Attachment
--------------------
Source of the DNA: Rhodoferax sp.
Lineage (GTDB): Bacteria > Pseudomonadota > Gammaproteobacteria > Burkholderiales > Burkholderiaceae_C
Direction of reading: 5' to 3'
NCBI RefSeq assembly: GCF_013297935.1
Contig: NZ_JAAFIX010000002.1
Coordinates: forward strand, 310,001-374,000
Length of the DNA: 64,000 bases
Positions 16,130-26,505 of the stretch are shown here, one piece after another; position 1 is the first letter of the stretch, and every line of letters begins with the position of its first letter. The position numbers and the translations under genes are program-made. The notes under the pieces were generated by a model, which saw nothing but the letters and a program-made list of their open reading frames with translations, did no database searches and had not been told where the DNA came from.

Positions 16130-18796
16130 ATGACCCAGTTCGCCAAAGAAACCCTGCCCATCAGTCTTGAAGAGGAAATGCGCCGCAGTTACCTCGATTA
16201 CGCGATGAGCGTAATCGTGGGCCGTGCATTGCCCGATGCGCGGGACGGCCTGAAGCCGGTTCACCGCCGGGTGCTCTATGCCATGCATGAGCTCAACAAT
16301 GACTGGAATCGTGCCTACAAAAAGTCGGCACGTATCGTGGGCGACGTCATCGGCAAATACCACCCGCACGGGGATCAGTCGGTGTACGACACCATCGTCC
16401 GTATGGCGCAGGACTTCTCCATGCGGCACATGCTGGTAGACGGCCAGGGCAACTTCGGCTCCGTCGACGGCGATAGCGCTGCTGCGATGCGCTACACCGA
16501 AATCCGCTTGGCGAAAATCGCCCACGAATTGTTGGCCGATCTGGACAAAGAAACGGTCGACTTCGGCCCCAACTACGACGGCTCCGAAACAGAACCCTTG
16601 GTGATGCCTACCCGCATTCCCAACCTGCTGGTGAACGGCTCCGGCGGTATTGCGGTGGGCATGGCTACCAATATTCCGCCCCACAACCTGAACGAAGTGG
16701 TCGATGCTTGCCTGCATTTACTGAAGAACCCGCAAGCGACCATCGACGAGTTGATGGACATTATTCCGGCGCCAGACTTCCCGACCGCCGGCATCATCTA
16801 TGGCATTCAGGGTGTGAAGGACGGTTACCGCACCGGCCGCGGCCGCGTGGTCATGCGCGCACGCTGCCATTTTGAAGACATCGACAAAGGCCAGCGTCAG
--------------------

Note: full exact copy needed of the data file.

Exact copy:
Source of the DNA: Rhodoferax sp.
Lineage (GTDB): Bacteria > Pseudomonadota > Gammaproteobacteria > Burkholderiales > Burkholderiaceae_C
Direction of reading: 5' to 3'
NCBI RefSeq assembly: GCF_013297935.1
Contig: NZ_JAAFIX010000002.1
Coordinates: forward strand, 310,001-374,000
Length of the DNA: 64,000 bases
Positions 16,130-26,505 of the stretch are shown here, one piece after another; position 1 is the first letter of the stretch, and every line of letters begins with the position of its first letter. The position numbers and the translations under genes are program-made. The notes under the pieces were generated by a model, which saw nothing but the letters and a program-made list of their open reading frames with translations, did no database searches and had not been told where the DNA came from.

Positions 16130-18796
16130 ATGACCCAGTTCGCCAAAGAAACCCTGCCCATCAGTCTTGAAGAGGAAATGCGCCGCAGTTACCTCGATTA
16201 CGCGATGAGCGTAATCGTGGGCCGTGCATTGCCCGATGCGCGGGACGGCCTGAAGCCGGTTCACCGCCGGGTGCTCTATGCCATGCATGAGCTCAACAAT
16301 GACTGGAATCGTGCCTACAAAAAGTCGGCACGTATCGTGGGCGACGTCATCGGCAAATACCACCCGCACGGGGATCAGTCGGTGTACGACACCATCGTCC
16401 GTATGGCGCAGGACTTCTCCATGCGGCACATGCTGGTAGACGGCCAGGGCAACTTCGGCTCCGTCGACGGCGATAGCGCTGCTGCGATGCGCTACACCGA
16501 AATCCGCTTGGCGAAAATCGCCCACGAATTGTTGGCCGATCTGGACAAAGAAACGGTCGACTTCGGCCCCAACTACGACGGCTCCGAAACAGAACCCTTG
16601 GTGATGCCTACCCGCATTCCCAACCTGCTGGTGAACGGCTCCGGCGGTATTGCGGTGGGCATGGCTACCAATATTCCGCCCCACAACCTGAACGAAGTGG
16701 TCGATGCTTGCCTGCATTTACTGAAGAACCCGCAAGCGACCATCGACGAGTTGATGGACATTATTCCGGCGCCAGACTTCCCGACCGCCGGCATCATCTA
16801 TGGCATTCAGGGTGTGAAGGACGGTTACCGCACCGGCCGCGGCCGCGTGGTCATGCGCGCACGCTGCCATTTTGAAGACATCGACAAAGGCCAGCGTCAG